Schizophrenia and Addiction

Today, our understanding of schizophrenia has progressed significantly from the 20th century when individuals with the condition were often stigmatised as simply ‘crazy.’ Many people with schizophrenia now lead fulfilling lives through effective management.

Contemporary medicine recognises that the causes of schizophrenia are intricate, involving a combination of genetic predisposition and environmental factors. Moreover, there is an acknowledged association between schizophrenia and addiction.

What is schizophrenia?

Schizophrenia is a chronic and severe mental disorder that affects a person’s thinking, emotions and behaviour. People with schizophrenia often experience a range of symptoms that can significantly impact their daily functioning and quality of life. The exact cause of schizophrenia is not well understood, but it is believed to involve a combination of genetic, biological and environmental factors.

The onset of schizophrenia typically occurs in late adolescence or early adulthood and it can have a significant impact on various aspects of a person’s life. Treatment usually involves a combination of antipsychotic medications, psychotherapy and support services.

While there is no cure for schizophrenia, with appropriate treatment and support, many individuals with the condition can manage their symptoms and lead fulfilling lives. Individuals with schizophrenia need to work closely with mental health professionals to develop an effective treatment plan tailored to their specific needs.

Schizophrenia symptoms

Note: It’s important to state that the symptoms can vary in severity and may come and go. A qualified mental health professional should provide diagnosis and treatment.

Here are some common symptoms of schizophrenia:

  • Delusions: Individuals with schizophrenia may believe that others are plotting against them, that they have special powers, or that external forces are controlling them.
  • Hallucinations: Perceptions that occur without any external stimuli. Auditory hallucinations (hearing voices) are the most common, but visual hallucinations can also occur.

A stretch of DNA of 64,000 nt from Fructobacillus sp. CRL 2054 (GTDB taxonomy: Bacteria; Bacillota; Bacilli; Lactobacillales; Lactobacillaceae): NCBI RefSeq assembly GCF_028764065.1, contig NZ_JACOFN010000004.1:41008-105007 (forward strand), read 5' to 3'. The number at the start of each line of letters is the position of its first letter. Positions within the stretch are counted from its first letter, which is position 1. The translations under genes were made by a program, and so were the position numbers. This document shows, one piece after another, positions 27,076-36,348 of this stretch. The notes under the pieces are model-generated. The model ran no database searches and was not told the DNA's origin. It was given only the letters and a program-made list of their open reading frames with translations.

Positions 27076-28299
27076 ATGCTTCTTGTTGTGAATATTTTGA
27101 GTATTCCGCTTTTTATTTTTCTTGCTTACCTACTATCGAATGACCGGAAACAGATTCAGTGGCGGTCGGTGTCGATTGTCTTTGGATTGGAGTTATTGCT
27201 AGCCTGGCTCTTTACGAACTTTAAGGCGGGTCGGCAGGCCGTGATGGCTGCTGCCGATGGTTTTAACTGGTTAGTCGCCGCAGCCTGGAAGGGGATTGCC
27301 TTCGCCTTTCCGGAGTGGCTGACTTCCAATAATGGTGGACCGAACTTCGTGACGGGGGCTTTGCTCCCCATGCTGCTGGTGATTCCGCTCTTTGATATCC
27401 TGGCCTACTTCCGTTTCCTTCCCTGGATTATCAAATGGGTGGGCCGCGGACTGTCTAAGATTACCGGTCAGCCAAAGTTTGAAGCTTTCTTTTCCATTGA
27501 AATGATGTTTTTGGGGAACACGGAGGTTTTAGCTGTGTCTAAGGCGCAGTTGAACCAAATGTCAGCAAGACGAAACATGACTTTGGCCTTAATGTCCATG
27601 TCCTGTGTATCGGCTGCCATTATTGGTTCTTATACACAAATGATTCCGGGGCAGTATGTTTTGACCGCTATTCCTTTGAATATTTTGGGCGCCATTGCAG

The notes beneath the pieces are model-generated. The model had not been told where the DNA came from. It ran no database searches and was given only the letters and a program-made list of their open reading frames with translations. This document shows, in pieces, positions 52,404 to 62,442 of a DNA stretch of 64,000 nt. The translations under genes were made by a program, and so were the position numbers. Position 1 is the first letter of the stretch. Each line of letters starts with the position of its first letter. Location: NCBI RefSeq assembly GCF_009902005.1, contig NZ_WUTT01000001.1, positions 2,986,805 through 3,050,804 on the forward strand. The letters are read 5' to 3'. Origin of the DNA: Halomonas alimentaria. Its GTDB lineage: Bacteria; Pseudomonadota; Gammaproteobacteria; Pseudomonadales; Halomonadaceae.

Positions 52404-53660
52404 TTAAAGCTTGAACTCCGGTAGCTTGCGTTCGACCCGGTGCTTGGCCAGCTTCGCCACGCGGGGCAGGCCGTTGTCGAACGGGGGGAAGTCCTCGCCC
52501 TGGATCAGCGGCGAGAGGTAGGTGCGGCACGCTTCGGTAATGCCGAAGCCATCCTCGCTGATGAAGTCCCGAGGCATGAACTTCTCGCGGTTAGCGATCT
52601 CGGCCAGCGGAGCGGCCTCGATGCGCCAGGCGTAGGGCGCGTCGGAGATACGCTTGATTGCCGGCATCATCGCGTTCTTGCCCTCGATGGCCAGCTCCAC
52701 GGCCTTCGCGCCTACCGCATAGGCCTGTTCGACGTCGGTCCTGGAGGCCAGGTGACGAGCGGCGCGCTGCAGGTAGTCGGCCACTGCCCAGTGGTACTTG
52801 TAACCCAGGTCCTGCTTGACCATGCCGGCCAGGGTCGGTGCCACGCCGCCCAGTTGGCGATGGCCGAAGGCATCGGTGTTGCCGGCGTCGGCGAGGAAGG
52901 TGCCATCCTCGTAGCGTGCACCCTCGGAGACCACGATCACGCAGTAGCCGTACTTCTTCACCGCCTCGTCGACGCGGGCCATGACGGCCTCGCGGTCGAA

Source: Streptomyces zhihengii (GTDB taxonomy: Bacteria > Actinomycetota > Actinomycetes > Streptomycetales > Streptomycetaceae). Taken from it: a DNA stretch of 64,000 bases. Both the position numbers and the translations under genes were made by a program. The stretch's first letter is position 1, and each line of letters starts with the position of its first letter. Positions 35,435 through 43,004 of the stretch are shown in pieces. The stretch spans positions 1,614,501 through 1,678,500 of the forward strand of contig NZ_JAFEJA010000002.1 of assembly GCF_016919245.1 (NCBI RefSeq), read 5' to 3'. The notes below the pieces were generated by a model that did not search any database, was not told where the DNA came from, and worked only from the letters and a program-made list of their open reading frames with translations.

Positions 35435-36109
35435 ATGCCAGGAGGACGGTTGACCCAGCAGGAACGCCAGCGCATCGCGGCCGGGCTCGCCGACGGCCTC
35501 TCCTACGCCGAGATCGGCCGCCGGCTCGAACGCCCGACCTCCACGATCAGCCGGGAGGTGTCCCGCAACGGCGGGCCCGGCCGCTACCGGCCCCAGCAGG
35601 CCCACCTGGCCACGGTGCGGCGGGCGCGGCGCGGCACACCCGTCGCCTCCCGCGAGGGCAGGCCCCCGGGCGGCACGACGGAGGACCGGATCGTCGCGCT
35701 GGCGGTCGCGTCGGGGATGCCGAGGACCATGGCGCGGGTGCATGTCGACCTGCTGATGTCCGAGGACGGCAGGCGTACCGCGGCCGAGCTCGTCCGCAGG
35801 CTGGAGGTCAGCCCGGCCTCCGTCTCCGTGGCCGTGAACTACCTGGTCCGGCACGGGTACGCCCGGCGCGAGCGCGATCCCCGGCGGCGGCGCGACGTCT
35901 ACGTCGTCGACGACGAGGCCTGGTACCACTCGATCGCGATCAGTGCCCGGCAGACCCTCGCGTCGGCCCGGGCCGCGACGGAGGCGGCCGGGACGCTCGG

• Disorganised thinking: Difficulty organising thoughts and connecting them logically. This can manifest as incoherent speech, making it challenging for others to understand the person.
  • Abnormal motor behaviour: This may include unpredictable or inappropriate movements, agitation, or catatonia (lack of movement or response).
  • Negative symptoms: These involve a decrease or loss of normal functioning. Examples include reduced emotional expression, social withdrawal, lack of motivation, and difficulty initiating and sustaining activities.
  • Cognitive symptoms: Impairments in memory, attention and executive function may be present, making it difficult for individuals with schizophrenia to plan and organise their lives.
  • Impaired insight: Many individuals with schizophrenia may not be aware of their symptoms or the impact of their behaviour on others. This lack of insight can complicate treatment and management.
  • What are the different types of schizophrenia?

    The Diagnostic and Statistical Manual of Mental Disorders (DSM-5), which mental health professionals commonly use, categorises schizophrenia into different subtypes. However, it’s important to note that the DSM-5 has moved away from the subtypes approach and now emphasises a dimensional approach to diagnosing schizophrenia based on symptom severity.